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April 2011

Mims Art Gallery in Rocky Mount, NC, Offers Works by Gérard Lange

The Mims Art Gallery in Rocky Mount, NC, will present the exhibit, History of Trees: Personal Messages Revealed in Photographic Mixed Media, featuring works by Gérard Lange, on view from Apr. 4 through May 15, 2011. The gallery is located in the Dunn Center for Performing Arts at North Carolina Wesleyan College. A reception will be held on Apr. 1, from 7-9pm.

Lange, an Assistant Professor of Art at Barton College, in Wilson, NC, uses his technical knowledge of photography and printmaking to achieve unconventional personal expression.

Lange, has a diverse background in both fine and commercial arts. His initial training included a BA in Art and Design that carried a triple emphasis in Drawing, Sculpture and Photography. After receiving his undergraduate degree, Lange worked as a professional photographer in Atlanta, GA. During this time he worked on extending his education in film and video. Later he would move to New Orleans and complete the MFA program at Tulane University.

Prior to Barton College, Lange taught at Tulane as an Instructor and at Northern Michigan University as an assistant professor. Professionally, Lange rarely does commercial photography any longer and instead concentrates on fine art. He is represented by galleries in New Orleans, Athens and New York. His work in a variety of media has been exhibited across the United States and internationally.

Lange regards his highest level of expertise to be in photography. He has a thorough knowledge of traditional chemical processes, digital imaging, Nineteenth century processes and time-based media. Through years of personal experiments, Lange has also developed an in-depth vocabulary of adaptive photography methods, including the hand-building of cameras. In his courses one can expect to be exposed to the historical, contemporary and theoretical issues of photographic image making and be encouraged to try any and every experiment, of which one could conceive.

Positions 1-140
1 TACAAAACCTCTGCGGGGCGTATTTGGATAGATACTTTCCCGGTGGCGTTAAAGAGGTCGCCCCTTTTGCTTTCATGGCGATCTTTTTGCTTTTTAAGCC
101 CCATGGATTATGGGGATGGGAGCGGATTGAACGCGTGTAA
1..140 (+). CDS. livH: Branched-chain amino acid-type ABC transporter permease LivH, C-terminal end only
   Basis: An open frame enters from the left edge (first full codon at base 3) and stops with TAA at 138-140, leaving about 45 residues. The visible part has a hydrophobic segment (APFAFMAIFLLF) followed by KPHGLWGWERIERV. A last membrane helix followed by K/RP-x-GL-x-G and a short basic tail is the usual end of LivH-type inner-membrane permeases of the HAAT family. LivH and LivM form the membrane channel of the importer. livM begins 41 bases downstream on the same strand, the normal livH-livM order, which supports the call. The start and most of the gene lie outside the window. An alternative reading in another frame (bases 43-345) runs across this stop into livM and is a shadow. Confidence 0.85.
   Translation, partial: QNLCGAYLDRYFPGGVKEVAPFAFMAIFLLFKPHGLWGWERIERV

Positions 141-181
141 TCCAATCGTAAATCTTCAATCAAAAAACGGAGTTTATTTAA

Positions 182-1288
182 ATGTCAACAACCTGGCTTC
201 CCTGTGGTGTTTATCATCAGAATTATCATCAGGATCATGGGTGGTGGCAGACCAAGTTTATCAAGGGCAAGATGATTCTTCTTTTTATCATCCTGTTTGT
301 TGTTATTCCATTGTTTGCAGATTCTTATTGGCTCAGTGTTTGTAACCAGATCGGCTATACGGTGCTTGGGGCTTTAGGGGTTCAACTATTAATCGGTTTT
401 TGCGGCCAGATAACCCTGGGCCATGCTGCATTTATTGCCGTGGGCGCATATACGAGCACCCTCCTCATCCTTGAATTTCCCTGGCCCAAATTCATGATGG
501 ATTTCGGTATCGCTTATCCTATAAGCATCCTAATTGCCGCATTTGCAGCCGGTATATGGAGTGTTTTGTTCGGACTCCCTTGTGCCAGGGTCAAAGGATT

Lange offered the following statement: “Regarding photography, I never intended to become a maker of traditional images, but entered the medium to use it as an interpretive process. To say interpretative, I mean that my approach in photography has never been one where I accept the medium’s inherent qualities, but depart from those qualities denying the accepted nature. When beginning a new project I usually define some aspect of the photographic process, then address image making in response or in denial of that definition.”

“Having been initially trained as a painter I entered photography for the purpose of making original imagery for use in collage. This anti-traditional treatment has led my down many paths of experimentation. But, I have seldom completed an extensive series of work akin to my initial forays in the medium. History of Trees marks a major aesthetic return to my creative process from over a decade ago.”

“In these images the subject has been addressed much like a Cubist might have done,” continues Lange. “In each instance I have photographed a tree from multiple angles and vantage points contemplating and admiring the grandeur of nature. Back in the studio the dozens of drug store prints are arranged on the canvas in an introspective fashion. However, instead of simply reassembling the form ad litterae I also invest the image with subconscious emotional wanderings. The composition reflects my impression of the trees’ presence, while the text is a meditation on a variety of topics – the individual titles reflecting these ponderings.”

“Essentially, these images are Romantic interpretations of nature in both urban and rural settings and conceptual critiques of the emotional subjects. The form of the tree is not a necessity for my investigation, but earlier contemplations regarded people and the tree is a fitting symbol upon which to ascribe thoughts on some person. Other works are autobiographical and therapeutic in the sense that I use the process to work out difficult situations I may be facing. Being an avid journal keeper, these images are an extension of my ruminations and the manifestations of random thought influencing daily observations.”

For further information check our NC Institutional Gallery listings, call the gallery at 252/985-5268 or visit (

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